Inappropriate or malicious motivations are generally difficult to identify, as litigation can often pursue a variety of goals and disguise its low-profile allegations that sound legitimate. In this case, however, Hughes openly discussed her inappropriate motivations on both Twitter and her website. Indeed, Hughes admitted to possibly hundreds of thousands of followers that she intended to (i) bankrupt Benjamin (Doc. No. 43 under 2), (ii) stop his attempts to fund his legal expenses, and ( iii) use copyright laws to silence their political opponents and critics. Other posts, including her public bragging about the litigation on her social media accounts (which even describes her complaint as "(C) Christmas present" for Benjamin) and her celebrity-style belittling and feud with Benjamin strongly suggest this that Hughes intended this to raise the dispute in order to improve its own public profile and generate secondary financial gain. Taken together, Hughes’s public commentary shows intent to abuse the legal system to advance a personal agenda that has little to do with copyright law.
(3.) Compensation and Deterrence
Compensation and deterrence, two fair considerations that must also be judged by the courts, serve the dual purpose of motivating parties with strong litigation claims and preventing parties with weak claims from engaging in wasteful litigation.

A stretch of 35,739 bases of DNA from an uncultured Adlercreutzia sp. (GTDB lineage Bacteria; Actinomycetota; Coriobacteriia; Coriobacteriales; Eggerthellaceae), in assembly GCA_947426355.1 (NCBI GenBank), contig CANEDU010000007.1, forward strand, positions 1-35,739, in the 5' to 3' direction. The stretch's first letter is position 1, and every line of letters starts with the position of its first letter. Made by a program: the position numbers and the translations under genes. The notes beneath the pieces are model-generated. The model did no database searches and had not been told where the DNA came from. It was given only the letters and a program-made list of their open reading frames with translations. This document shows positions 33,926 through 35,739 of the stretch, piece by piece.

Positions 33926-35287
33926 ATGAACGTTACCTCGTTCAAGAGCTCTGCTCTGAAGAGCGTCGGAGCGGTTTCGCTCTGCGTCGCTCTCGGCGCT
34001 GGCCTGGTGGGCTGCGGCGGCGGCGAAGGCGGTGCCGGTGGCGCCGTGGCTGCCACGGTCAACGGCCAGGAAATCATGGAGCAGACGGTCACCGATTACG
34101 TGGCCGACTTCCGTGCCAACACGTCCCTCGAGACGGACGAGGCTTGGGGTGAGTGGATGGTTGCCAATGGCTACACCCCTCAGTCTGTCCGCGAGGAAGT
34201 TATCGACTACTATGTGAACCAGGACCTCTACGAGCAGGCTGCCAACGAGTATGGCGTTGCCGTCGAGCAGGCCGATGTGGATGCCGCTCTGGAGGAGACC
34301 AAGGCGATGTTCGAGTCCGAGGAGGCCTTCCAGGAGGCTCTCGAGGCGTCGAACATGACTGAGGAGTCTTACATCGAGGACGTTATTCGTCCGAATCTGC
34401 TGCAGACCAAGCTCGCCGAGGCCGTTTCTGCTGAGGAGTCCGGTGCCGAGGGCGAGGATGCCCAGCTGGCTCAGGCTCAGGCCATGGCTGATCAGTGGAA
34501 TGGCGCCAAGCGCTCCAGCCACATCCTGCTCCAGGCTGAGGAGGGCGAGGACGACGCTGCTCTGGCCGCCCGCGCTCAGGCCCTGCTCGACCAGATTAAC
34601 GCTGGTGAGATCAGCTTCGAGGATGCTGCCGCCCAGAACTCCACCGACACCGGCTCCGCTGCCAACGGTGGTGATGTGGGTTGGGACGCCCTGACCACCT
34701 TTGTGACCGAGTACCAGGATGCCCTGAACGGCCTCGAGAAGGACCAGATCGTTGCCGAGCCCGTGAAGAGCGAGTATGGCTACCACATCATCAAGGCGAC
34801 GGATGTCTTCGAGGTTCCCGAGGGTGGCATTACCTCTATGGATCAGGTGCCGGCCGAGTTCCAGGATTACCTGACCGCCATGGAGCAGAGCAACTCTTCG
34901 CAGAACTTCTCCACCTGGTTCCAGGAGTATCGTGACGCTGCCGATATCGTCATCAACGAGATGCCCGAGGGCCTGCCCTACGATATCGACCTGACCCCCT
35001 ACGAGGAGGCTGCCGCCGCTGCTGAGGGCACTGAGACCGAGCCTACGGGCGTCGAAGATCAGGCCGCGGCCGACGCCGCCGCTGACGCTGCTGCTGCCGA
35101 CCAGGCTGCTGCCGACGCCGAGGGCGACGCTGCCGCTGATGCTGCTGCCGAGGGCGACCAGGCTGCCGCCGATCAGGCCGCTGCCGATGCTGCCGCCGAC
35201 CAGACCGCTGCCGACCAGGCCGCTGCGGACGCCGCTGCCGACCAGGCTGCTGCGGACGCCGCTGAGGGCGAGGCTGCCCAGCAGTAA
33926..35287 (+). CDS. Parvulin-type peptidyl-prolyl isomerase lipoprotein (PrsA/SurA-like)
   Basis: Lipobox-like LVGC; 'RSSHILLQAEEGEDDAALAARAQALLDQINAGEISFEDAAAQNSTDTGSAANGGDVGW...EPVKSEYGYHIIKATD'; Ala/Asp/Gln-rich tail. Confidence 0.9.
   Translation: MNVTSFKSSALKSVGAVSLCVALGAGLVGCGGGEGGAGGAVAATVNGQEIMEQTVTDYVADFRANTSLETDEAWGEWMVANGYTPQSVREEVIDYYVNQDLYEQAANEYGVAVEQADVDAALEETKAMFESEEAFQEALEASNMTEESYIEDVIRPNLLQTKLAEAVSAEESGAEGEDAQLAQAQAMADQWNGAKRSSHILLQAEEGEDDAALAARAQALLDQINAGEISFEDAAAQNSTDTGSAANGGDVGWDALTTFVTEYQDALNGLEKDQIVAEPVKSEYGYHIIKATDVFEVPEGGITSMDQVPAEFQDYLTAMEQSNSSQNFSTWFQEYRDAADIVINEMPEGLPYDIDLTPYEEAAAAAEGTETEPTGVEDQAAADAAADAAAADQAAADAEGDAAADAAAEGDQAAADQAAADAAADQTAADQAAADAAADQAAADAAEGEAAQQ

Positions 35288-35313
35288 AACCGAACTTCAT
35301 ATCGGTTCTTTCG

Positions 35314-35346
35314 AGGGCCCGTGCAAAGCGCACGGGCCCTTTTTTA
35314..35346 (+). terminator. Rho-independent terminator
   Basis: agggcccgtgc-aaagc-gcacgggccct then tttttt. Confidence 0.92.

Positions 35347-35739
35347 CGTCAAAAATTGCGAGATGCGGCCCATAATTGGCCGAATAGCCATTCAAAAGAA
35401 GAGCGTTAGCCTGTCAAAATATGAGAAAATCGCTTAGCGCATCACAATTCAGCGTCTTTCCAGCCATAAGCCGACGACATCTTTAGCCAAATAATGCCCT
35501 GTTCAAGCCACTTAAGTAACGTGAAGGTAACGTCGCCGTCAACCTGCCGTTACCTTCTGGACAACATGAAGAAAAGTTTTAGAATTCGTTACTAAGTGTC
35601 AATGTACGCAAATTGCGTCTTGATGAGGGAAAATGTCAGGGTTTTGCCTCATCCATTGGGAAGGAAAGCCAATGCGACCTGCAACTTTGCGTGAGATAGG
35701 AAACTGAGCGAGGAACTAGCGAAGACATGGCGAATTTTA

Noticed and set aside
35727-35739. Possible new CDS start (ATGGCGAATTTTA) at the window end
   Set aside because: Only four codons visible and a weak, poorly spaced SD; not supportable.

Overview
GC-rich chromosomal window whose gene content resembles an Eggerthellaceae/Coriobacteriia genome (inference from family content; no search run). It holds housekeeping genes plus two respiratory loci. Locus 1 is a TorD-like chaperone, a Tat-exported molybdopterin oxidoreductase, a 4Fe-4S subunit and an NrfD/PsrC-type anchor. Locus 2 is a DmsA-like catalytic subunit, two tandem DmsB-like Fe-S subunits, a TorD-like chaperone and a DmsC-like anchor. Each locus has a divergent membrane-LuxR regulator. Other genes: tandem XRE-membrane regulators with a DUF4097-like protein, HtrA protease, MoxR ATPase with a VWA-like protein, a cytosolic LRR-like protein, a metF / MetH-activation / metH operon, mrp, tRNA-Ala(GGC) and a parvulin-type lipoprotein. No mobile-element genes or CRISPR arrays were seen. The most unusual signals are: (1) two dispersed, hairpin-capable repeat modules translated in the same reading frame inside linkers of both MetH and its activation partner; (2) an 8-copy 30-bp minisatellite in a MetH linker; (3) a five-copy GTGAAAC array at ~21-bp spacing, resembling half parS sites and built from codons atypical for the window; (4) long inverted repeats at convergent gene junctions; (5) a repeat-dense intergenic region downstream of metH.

Hughes makes a lot of the fact that Benjamin's GoFundMe campaign has raised over $ 120,000 – much more than the roughly $ 40,000 he spent on defending this case. However, this fact alone does not exclude the awarding of legal fees. Indeed, courts often allow recovery even if the ruling party has not suffered financial damage, such as in cases where a third party has provided or paid for the ruling party's legal services. Simply put, the luck of a litigant to have the financial means to defend himself against a frivolous lawsuit – whether due to insurance, a GoFundMe campaign, a wealthy uncle, or a pro bono lawyer – immunizes the underdog Party does not automatically face the consequences of their lawsuit actions.